Court of Appeals of MarylandApr 17, 1996
342 Md. 244 (Md. 1996)
342 Md. 244674 A.2d 951

No. 85, September Term, 1995

Filed: April 17, 1996

Appeal from the Circuit Court, Baltimore City, Kathleen O'Ferrall Friedman, J.

Mark L. Gitomer (Cardin Gitomer, P.A., on brief), Baltimore, for petitioner.

Zakia Mahasa, Lisae C. Jordan (Dorothy J. Lennig, Mina Naddaf, on brief), House of Ruth Domestic Violence Legal Clinic, Baltimore, for respondent.

Eldridge, Rodowsky, Chasanow, Karwacki, Bell, Raker, McAuliffe, John F. (retired, specially assigned) JJ.

Opinion by Chasanow, J.

We are called on in this case to determine whether evidence of alleged prior abusive acts is admissible in a protective order hearing pursuant to Maryland's domestic violence statute, Maryland Code (1984, 1991 Repl. Vol., 1995 Supp.), Family Law Article, §§ 4-501 through 4-516. We hold that such evidence is admissible in light of the remedial purpose of the domestic violence statute and affirm the decision of the circuit court.


The instant case arose out of a petition for protection from domestic violence filed by Marcia Coburn against her estranged husband, William E. Coburn, Jr. The petition was filed pro se on March 3, 1995 in the District Court of Maryland sitting in Baltimore City. It alleged that on February 25, 1995, Mr. Coburn slapped, punched, and threatened Ms. Coburn. Ms. Coburn also noted in the space provided for "other injuries" that she had been the victim of past abuse by Mr. Coburn sometime in July of the previous year, that an ex parte order had been granted and extended several times, and that Mr. Coburn had harassed her over the telephone at her place of employment.

In response to Ms. Coburn's petition, the District Court issued a temporary ex parte order for protection from abuse and scheduled a final protective order hearing for March 10, 1995. The court found that on February 25, 1995, Mr. Coburn shoved Ms. Coburn against a car, hit her in the face open-handed, chased her, and then punched her in the back of her head. The judge also noted a "history of abuse" on the ex parte order.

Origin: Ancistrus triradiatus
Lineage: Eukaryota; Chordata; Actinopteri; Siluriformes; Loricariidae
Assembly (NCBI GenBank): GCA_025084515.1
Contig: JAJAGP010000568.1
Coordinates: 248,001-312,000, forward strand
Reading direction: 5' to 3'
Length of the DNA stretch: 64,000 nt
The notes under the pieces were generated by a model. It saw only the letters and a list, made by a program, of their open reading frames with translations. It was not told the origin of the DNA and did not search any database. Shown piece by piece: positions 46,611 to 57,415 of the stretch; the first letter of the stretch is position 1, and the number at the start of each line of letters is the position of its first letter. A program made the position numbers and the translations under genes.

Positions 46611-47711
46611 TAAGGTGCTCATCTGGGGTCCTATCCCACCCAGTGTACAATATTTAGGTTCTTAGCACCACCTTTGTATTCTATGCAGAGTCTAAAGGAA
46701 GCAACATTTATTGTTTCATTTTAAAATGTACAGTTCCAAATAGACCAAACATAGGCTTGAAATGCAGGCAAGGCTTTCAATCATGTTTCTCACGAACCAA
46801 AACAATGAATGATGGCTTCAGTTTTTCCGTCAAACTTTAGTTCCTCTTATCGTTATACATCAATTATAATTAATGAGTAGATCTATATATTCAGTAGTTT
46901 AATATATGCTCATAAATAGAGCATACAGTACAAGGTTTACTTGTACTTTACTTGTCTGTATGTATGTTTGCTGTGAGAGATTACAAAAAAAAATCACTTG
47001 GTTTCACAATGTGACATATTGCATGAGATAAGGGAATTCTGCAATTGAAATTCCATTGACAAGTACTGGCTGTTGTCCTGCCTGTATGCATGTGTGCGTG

Mr. Coburn, although served with the ex parte order, failed to appear at the March 10, 1995 protective order hearing. The District Court granted a final protective order in favor of Ms. Coburn effective through September 26, 1995. The judge noted on the order that on February 25, 1995, Mr. Coburn pushed, shoved, punched, and threatened to shoot Ms. Coburn. The order did not, however, mention any incidents of past abuse other than the February 25, 1995 occurrence.

Mr. Coburn appealed the decision and a de novo protective order hearing was held in the Circuit Court for Baltimore City. In addition to the alleged abuse occurring on February 25, 1995, the Honorable Kathleen O'Ferrall Friedman heard testimony from Ms. Coburn concerning alleged prior instances of abuse occurring on July 3, July 25, and November 9 of 1994. A police officer who witnessed part of the November 9, 1994 incident also testified. Mr. Coburn repeatedly objected to the admission of evidence of past abuse, but the judge allowed the testimony. Judge Friedman asked, "do you understand this is not a criminal case, that this is a domestic violence case? Prior injuries that have been caused by the same respondent are relevant in a domestic violence case." At the conclusion of the hearing, the court found in favor of Ms. Coburn and granted her request for protection. The judge summarized her findings on the protective order as follows: "On 2/25/95 [Mr. Coburn] hit, punched and threatened [Ms. Coburn]. On previous occasions he has abused her and put her safety in jeopardy."